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"antibiotics"15 articles archived since 1845

Swine, Superbugs, and the Meat We Choose to Eat

A study published last week in the journal Clinical Infectious Disease found that Iowa pig farm workers were six times more likely than non-pig farmers to carry multi-drug resistant Staphylococcus aureus (S.

May 7, 2015 — Patrick Mustain
Genes for antibiotic resistance

Genes for antibiotic resistance

Ever since the discovery and marketing of penicillin in 1928 by Alexander Fleming, bacteria have been developing resistance to antibiotics at an alarming rate.

September 13, 2011 — S.E. Gould
A universe of nothing but shrimp

A universe of nothing but shrimp

When studying bacteria, human pathogens always get a lot of interest and free press. Pathogens of smaller and less important seeming animals, such as shrimp, tend to generate less press interest.

May 11, 2014 — S.E. Gould
Categorising bacteria in purple and pink

Categorising bacteria in purple and pink

When confronted with a new bacteria there are a series of simple tests that can be carried out to give a rough idea of the properties of the bacteria you are dealing with.

February 9, 2014 — S.E. Gould
Will Antibiotics Be There When You Need Them? Get Smart

Will Antibiotics Be There When You Need Them? Get Smart

Just in time for “Get Smart about Antibiotics Week,” I had a refreshing experience recently, working in a different rural hospital. Over that week, I didn’t see one patient with “superbugs” other than the occasional MRSA.

November 17, 2013 — Judy Stone
Why We Need More Scientists in Davos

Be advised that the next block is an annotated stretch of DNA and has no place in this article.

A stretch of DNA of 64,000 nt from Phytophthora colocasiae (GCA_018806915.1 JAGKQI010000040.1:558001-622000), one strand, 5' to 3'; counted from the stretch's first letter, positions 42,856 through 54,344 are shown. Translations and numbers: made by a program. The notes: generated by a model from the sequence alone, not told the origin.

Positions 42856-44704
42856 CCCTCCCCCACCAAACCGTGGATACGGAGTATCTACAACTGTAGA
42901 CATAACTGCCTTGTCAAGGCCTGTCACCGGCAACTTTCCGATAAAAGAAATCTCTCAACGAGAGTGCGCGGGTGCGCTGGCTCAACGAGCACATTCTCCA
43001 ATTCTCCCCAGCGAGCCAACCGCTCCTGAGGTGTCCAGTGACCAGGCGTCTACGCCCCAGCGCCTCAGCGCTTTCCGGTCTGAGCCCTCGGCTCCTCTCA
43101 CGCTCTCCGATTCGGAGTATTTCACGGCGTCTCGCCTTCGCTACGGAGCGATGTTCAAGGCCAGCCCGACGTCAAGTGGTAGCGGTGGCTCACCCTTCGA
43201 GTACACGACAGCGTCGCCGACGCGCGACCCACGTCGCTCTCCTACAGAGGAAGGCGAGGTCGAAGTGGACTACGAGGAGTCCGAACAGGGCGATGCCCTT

Why We Need More Scientists in Davos

Science at the World Economic Forum is about inspiration, solutions and collaboration. First and foremost, leaders come together in Davos to address global challenges such as antibiotic resistance, climate change and understanding the human mind.

January 30, 2015 — David Gleicher
Fighting bacteria with weapons from fungi

Fighting bacteria with weapons from fungi

In order to survive, organisms produce small molecules known as ‘primary metabolites’ which help it to grow, develop and reproduce.

April 19, 2014 — S.E. Gould
Shooting the messenger: small RNA as a target for antibiotics

Shooting the messenger: small RNA as a target for antibiotics

All living cells contain DNA; the code for producing every protein needed by the cell. As DNA is important it needs to be kept safe. Plants and animals keep their DNA tightly twisted and organised inside a double-membrane bound nucleus while bacteria keep their DNA coiled up in a big circle, with the occasional loop [...]

October 12, 2014 — S.E. Gould

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